More recently, though, some law schools have established or broadened LLM programs to offer additional training to lawyers who earned their JDs from U.S. law schools. The training offered in LLM programs covers specific areas of the law, like elder law, intellectual property law, international law, and environmental law. One of the most popular courses of study for contemporary LLM students is tax law. Many of the lawyers with the LLM, as well as students pursuing it, feel it enhances their chances for securing employment at better law firms. E. Michael Vereen III, attorney at law, can be contacted at (770) 345-9449 or

Bankruptcy: The Basics for Consumers

Information Provided as a Public Service by the Law Office of E. Michael Vereen III

The prospect of filing for bankruptcy can confuse or frighten consumers whose circumstances have led them to consider such an option. Knowing one’s rights and responsibilities, and getting a general idea of how a bankruptcy might affect the future, can alleviate some of this anxiety.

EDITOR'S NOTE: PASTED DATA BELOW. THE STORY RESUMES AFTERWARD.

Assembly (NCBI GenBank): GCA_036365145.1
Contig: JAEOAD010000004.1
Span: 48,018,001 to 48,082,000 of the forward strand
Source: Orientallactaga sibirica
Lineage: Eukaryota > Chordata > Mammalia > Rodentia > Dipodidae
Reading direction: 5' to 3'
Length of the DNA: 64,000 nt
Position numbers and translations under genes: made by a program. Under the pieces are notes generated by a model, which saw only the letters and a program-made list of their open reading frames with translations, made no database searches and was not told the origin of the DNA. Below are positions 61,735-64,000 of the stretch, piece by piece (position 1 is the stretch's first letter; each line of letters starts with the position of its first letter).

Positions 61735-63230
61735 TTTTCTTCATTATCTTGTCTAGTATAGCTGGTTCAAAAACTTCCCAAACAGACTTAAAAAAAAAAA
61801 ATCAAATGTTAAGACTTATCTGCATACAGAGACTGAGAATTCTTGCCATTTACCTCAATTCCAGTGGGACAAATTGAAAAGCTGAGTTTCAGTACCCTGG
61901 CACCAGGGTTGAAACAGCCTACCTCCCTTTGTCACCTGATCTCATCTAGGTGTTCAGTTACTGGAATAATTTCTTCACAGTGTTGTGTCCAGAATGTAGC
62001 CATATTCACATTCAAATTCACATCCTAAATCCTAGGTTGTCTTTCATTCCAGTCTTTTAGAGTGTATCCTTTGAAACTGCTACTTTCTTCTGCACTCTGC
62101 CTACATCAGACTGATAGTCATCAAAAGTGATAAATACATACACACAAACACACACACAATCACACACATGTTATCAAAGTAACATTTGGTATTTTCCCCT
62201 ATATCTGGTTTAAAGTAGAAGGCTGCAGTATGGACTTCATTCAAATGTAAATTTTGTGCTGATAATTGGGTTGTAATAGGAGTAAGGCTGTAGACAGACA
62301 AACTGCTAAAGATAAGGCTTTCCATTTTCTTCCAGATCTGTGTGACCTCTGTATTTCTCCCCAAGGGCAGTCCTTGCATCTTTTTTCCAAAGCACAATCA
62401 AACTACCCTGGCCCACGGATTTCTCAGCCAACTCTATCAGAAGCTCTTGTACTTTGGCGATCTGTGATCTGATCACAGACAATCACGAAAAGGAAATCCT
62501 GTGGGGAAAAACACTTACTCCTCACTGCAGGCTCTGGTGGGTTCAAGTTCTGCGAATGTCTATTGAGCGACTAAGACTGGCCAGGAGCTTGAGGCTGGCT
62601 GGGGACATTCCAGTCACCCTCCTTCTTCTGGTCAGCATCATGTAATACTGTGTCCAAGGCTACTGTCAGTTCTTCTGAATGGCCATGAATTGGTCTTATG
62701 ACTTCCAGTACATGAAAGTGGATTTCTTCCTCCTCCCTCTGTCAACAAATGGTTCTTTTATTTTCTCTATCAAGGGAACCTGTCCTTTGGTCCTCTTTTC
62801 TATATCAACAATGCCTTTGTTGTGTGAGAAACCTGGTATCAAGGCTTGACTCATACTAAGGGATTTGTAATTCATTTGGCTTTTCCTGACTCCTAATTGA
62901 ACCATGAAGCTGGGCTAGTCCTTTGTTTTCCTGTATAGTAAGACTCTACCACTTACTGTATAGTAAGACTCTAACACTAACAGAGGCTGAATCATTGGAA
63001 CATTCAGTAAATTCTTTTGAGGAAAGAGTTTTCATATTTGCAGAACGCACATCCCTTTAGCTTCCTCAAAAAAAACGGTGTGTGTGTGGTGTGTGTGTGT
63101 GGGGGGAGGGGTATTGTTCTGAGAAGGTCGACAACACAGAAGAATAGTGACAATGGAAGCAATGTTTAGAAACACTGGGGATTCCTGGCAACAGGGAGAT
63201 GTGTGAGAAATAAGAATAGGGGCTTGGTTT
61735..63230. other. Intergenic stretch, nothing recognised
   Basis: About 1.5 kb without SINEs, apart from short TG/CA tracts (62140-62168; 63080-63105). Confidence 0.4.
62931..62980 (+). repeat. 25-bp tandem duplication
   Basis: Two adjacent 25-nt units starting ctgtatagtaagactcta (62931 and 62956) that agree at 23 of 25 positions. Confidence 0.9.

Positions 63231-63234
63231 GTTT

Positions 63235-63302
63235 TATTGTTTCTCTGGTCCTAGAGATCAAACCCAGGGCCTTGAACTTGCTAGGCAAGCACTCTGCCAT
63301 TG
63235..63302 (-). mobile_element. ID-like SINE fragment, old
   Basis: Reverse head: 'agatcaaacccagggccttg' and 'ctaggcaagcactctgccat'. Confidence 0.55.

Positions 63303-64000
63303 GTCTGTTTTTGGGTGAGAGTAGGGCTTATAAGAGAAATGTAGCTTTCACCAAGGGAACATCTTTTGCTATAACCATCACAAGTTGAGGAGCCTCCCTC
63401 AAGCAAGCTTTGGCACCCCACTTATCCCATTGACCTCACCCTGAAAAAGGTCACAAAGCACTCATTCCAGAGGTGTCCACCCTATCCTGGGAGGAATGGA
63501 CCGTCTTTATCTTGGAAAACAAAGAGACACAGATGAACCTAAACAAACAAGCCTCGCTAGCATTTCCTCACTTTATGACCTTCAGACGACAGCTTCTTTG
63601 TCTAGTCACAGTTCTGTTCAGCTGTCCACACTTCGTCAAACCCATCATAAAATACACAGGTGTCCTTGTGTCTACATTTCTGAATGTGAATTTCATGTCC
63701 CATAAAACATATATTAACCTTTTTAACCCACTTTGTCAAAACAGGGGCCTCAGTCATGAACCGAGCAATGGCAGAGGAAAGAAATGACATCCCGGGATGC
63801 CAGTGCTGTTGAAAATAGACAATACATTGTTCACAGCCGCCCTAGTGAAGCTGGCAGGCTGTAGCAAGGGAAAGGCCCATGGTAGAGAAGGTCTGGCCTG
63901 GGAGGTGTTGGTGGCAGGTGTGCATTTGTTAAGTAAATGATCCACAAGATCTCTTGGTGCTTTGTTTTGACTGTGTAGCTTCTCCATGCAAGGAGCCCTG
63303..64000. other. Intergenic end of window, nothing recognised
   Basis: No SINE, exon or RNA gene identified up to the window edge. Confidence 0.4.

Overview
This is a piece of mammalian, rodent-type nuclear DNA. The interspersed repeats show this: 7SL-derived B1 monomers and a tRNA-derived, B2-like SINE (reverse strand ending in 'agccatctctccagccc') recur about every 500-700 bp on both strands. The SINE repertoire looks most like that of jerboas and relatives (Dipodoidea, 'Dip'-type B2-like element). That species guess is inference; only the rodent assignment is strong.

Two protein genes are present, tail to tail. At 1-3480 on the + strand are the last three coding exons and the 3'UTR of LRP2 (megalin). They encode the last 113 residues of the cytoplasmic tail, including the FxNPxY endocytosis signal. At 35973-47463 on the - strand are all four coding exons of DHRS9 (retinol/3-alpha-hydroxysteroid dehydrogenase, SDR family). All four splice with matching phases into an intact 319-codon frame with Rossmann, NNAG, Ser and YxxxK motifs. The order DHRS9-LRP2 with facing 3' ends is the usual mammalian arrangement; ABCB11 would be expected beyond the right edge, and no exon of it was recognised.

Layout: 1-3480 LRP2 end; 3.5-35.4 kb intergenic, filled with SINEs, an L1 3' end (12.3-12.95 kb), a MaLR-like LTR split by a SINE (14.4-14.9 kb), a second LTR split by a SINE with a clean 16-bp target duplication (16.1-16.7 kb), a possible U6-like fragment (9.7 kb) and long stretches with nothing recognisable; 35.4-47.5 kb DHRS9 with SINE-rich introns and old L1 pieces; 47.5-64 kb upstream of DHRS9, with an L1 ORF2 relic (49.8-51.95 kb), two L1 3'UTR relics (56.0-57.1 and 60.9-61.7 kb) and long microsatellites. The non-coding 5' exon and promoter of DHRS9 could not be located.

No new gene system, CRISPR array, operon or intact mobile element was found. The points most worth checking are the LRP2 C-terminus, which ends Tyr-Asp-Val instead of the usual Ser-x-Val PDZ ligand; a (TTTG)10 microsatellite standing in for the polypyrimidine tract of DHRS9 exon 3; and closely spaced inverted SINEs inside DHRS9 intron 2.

Bankruptcy, handled in the federal court system, operates under two sets of rules, depending on the consumer’s circumstances. Chapter 7, or liquidation, wipes out debt entirely, while Chapter 13 (reorganization) allows repayment of outstanding debt under the umbrella of bankruptcy court protection.

Most Chapter 13 repayment plans require payment to the consumer’s creditors in full or in part within three to five years. Some debts, such as those related to child support and taxes, cannot be completely dismissed.

Under Chapter 7, a consumer turns over personal property—with certain items exempted—to the bankruptcy court, which sells the assets and then pays creditors with the proceeds. A Chapter 7 filing usually results in denial of new credit during the bankruptcy period, and the consumer’s credit history reflects the bankruptcy for the following 10 years.

Filing for bankruptcy is a serious matter, and should only be entered into after consultation with a qualified legal professional.

E. Michael Vereen III holds a Master of Laws from Emory University and has practiced in the Atlanta area for more than two decades, with a concentration on criminal defense matters and bankruptcy.

E. Michael Vereen III Attorney at Law. (770) 345-9449.

Georgia DUI Laws and Consequences By E, Michael Vereen III